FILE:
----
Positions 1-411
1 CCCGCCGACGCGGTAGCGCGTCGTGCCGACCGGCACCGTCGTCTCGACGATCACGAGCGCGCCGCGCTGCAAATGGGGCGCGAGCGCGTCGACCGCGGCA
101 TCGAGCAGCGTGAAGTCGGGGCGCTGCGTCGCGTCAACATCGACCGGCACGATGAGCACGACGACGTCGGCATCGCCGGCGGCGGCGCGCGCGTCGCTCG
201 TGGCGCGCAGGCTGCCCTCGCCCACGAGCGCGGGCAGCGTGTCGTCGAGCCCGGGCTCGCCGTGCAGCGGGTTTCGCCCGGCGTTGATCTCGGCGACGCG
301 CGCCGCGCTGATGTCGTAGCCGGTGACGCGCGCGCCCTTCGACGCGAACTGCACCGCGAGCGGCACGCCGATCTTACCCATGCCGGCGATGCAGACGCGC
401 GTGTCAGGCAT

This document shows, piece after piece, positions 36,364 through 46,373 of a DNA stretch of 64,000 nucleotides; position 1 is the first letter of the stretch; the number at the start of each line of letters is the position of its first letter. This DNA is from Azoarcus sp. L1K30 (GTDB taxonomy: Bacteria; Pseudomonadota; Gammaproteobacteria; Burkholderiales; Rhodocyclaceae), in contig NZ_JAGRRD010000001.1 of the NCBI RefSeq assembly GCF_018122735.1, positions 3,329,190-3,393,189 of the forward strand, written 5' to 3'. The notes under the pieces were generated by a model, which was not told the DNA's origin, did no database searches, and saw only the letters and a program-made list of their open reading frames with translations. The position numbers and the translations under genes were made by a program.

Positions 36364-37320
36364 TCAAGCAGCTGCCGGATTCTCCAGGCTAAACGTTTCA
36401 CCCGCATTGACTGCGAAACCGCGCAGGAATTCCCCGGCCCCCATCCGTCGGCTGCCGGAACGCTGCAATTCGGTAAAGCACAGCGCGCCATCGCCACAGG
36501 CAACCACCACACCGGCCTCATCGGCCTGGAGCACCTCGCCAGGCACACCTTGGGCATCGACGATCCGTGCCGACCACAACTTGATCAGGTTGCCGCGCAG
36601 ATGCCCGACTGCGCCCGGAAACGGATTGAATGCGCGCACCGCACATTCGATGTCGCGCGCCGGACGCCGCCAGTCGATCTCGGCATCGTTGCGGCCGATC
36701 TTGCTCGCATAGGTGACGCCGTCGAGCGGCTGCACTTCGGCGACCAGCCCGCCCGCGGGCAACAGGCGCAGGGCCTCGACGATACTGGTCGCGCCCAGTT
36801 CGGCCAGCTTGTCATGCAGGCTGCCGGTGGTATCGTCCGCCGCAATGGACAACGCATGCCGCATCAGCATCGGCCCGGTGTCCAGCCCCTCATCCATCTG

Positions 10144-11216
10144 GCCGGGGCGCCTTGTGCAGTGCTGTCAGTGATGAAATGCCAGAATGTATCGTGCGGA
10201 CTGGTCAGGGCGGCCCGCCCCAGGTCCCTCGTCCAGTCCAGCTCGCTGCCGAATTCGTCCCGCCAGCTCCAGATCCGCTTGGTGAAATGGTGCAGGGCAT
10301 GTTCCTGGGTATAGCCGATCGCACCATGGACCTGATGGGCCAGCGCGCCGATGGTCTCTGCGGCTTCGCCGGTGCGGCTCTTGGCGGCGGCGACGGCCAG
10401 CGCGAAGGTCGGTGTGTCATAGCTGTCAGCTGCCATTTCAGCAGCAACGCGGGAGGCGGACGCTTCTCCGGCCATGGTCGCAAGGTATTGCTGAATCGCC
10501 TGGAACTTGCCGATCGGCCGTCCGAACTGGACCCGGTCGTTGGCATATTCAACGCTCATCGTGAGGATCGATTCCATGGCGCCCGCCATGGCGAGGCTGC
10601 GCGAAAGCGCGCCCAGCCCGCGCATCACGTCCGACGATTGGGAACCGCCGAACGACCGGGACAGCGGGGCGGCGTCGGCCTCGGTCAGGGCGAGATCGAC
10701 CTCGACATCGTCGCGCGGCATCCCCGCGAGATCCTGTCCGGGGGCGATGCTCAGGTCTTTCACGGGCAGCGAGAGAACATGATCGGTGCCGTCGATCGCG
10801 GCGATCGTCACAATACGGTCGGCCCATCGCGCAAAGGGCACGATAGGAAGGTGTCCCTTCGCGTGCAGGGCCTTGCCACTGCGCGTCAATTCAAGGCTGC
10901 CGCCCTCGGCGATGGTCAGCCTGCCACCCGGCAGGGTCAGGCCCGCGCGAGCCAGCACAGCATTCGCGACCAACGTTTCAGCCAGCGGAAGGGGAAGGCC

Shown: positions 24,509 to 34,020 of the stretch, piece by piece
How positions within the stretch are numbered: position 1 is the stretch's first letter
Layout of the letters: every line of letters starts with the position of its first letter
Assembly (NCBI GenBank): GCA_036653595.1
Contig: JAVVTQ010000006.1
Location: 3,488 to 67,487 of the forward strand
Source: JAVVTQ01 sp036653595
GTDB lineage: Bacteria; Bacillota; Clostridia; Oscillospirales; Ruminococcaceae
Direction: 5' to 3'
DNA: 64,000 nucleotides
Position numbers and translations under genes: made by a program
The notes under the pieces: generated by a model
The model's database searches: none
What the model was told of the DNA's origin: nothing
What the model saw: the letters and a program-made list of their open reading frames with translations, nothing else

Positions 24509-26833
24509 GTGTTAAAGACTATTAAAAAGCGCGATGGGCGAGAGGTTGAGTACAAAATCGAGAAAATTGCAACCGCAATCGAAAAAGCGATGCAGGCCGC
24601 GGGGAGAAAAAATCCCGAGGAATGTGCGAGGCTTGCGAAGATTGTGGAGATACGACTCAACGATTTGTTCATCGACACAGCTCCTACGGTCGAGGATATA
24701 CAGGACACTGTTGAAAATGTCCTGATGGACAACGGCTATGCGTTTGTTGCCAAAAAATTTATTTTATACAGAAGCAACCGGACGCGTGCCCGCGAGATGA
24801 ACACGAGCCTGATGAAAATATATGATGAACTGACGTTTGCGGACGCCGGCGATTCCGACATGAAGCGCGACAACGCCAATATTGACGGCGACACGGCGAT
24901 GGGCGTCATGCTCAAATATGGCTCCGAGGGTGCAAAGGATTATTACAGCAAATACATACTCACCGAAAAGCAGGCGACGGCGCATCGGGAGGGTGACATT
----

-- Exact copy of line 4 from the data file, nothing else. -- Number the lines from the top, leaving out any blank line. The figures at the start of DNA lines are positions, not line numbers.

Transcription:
201 TGGCGCGCAGGCTGCCCTCGCCCACGAGCGCGGGCAGCGTGTCGTCGAGCCCGGGCTCGCCGTGCAGCGGGTTTCGCCCGGCGTTGATCTCGGCGACGCG